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Thursday, April 17, 2014

Maundy Thursday

Christ Washing the Disciples' Feet, 1548-49, Tintoretto (Jacopo Comin). In this version (one of at least six painted by Tintoretto) the disciples are almost buffoonish in their attempts to remove their stockings. Judas is in crimson on the left, isolated from the other disciples. At the top right is a portal through time in which the Last Supper is taking place.
Non-Christians are sometimes surprised to learn that Easter, rather than Christmas, is the most important holiday in the Christian liturgical year. (Easter is really an entire season of the church calendar, rather than a single day.)  

Within the liturgical wing of the church, Lent is a 40-day period of penance and prayer that leads up to Holy Week, which we are in now. Today is Maundy Thursday, which remembers the Last Supper as recorded in the synoptic Gospels.  The services that will be held tonight start the Paschel Triduum, or the church’s commemoration of the passion, death and resurrection of Jesus Christ.

The Seven Sacraments Altarpiece, 1445-50, by Rogier van der Weyden, shows baptism, confirmation and confession on the left and ordination, marriage and last rites on the right. The central panel includes the Eucharist in the background.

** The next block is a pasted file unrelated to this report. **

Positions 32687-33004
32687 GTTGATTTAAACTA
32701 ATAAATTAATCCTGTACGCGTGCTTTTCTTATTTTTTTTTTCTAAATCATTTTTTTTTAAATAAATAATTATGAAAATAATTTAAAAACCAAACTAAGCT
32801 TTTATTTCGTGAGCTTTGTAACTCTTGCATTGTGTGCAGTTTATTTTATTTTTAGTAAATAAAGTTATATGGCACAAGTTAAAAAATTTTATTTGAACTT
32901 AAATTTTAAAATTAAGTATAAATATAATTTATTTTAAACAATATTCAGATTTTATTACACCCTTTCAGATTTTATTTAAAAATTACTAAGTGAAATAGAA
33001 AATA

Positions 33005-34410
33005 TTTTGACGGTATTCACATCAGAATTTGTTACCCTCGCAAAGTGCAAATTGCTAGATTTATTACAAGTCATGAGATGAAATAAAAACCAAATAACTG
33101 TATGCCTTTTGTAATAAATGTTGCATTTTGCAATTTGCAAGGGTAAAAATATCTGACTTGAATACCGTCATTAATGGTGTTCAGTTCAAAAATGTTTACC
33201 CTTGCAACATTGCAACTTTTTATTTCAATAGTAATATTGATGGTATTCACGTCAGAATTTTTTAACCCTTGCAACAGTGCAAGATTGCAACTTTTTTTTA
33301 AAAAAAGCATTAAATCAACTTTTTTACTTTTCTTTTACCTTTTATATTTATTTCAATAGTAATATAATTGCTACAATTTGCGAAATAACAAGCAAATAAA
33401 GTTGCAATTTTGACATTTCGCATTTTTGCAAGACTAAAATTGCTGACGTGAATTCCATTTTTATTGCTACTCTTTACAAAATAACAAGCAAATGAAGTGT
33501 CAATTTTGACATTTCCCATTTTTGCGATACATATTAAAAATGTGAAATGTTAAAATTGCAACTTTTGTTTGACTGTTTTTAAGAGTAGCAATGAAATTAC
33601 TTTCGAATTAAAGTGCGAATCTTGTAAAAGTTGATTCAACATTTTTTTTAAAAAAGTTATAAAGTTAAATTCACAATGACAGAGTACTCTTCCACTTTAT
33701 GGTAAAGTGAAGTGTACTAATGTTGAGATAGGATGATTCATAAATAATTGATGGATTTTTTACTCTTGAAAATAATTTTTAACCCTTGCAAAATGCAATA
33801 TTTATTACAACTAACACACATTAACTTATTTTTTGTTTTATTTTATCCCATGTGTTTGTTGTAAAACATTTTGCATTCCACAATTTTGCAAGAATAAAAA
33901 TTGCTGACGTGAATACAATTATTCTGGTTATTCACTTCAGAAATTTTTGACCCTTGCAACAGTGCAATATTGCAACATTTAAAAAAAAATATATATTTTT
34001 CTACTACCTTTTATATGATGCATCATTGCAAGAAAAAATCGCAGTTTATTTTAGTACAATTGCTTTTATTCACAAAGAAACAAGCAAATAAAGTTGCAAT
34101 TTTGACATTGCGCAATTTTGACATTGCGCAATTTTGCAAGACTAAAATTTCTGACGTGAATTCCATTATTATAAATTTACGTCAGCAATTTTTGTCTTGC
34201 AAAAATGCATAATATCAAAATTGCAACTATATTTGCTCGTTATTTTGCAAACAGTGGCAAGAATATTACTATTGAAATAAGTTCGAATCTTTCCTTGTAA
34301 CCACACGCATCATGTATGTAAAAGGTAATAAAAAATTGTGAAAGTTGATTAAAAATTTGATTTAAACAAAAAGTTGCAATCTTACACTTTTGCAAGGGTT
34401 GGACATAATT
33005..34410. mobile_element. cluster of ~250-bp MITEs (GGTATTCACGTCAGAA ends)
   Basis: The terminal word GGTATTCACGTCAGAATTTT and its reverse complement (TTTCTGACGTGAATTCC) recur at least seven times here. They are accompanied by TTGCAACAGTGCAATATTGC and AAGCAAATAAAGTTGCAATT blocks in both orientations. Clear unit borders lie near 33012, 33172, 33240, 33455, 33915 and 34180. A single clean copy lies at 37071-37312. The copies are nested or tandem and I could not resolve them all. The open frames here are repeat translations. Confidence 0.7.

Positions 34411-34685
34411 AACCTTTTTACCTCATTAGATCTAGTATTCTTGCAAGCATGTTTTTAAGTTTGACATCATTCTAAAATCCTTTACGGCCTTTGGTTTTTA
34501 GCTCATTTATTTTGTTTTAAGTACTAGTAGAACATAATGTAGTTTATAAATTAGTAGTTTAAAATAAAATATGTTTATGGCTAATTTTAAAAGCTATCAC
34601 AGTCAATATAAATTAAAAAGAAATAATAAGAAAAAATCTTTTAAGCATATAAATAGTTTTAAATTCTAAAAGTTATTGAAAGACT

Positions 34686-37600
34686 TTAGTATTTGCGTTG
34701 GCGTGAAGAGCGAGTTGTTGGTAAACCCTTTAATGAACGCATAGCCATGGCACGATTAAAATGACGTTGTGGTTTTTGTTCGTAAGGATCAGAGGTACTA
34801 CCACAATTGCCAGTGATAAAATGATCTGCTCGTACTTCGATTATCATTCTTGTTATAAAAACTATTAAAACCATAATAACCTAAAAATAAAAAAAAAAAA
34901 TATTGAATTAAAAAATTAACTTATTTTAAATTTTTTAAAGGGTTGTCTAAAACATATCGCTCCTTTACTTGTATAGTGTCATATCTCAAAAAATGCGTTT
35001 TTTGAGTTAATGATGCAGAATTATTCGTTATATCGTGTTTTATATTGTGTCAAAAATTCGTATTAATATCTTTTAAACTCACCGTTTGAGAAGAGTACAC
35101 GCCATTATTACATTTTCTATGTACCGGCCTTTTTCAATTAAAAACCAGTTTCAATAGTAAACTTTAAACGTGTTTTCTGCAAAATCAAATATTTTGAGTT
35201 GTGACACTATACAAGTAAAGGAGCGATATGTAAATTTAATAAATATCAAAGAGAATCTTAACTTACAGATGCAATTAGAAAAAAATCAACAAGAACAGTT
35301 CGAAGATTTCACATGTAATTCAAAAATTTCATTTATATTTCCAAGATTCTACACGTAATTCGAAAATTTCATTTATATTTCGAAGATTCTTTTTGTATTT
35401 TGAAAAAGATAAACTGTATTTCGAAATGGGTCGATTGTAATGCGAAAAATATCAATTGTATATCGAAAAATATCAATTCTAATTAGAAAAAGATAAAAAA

The Last Supper having been a Passover meal before the Sabbath, the service is traditionally held at the beginning of Friday as per Jewish tradition, which corresponds to Thursday evening in our western calendar. Its primary component is stripping the altar, but it may also include washing of feet by a priest or bishop and the blessing of Holy Oil.

The Seven Sacraments Altarpiece, 1445-50, by Rogier van der Weyden, shows the use of chrism, or holy oil, in the sacraments of baptism and confirmation on the left. 
The English word Maundy comes from the opening of the phrase spoken by Jesus to the Apostles after washing their feet at the Last Supper: Mandatum novum do vobis ut diligatis invicem sicut dilexi vos. (“A new commandment I give to you, that you love one another: just as I have loved you, you also are to love one another.”)


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